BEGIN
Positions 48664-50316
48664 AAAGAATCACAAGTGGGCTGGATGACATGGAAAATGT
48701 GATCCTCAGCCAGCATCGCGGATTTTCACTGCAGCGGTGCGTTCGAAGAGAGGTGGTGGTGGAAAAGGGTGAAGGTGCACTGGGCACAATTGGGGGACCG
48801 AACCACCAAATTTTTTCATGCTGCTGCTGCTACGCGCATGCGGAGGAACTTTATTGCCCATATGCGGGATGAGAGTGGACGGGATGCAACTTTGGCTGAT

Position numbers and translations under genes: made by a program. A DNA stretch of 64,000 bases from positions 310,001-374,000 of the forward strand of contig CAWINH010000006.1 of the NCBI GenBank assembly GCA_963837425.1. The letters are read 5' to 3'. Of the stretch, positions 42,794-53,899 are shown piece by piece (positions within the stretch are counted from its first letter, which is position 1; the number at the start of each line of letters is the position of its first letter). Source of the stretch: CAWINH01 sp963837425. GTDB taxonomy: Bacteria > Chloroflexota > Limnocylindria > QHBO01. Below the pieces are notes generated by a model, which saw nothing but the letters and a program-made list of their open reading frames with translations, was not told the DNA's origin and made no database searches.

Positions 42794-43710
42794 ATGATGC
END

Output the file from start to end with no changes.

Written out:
Positions 48664-50316
48664 AAAGAATCACAAGTGGGCTGGATGACATGGAAAATGT
48701 GATCCTCAGCCAGCATCGCGGATTTTCACTGCAGCGGTGCGTTCGAAGAGAGGTGGTGGTGGAAAAGGGTGAAGGTGCACTGGGCACAATTGGGGGACCG
48801 AACCACCAAATTTTTTCATGCTGCTGCTGCTACGCGCATGCGGAGGAACTTTATTGCCCATATGCGGGATGAGAGTGGACGGGATGCAACTTTGGCTGAT

Position numbers and translations under genes: made by a program. A DNA stretch of 64,000 bases from positions 310,001-374,000 of the forward strand of contig CAWINH010000006.1 of the NCBI GenBank assembly GCA_963837425.1. The letters are read 5' to 3'. Of the stretch, positions 42,794-53,899 are shown piece by piece (positions within the stretch are counted from its first letter, which is position 1; the number at the start of each line of letters is the position of its first letter). Source of the stretch: CAWINH01 sp963837425. GTDB taxonomy: Bacteria > Chloroflexota > Limnocylindria > QHBO01. Below the pieces are notes generated by a model, which saw nothing but the letters and a program-made list of their open reading frames with translations, was not told the DNA's origin and made no database searches.

Positions 42794-43710
42794 ATGATGC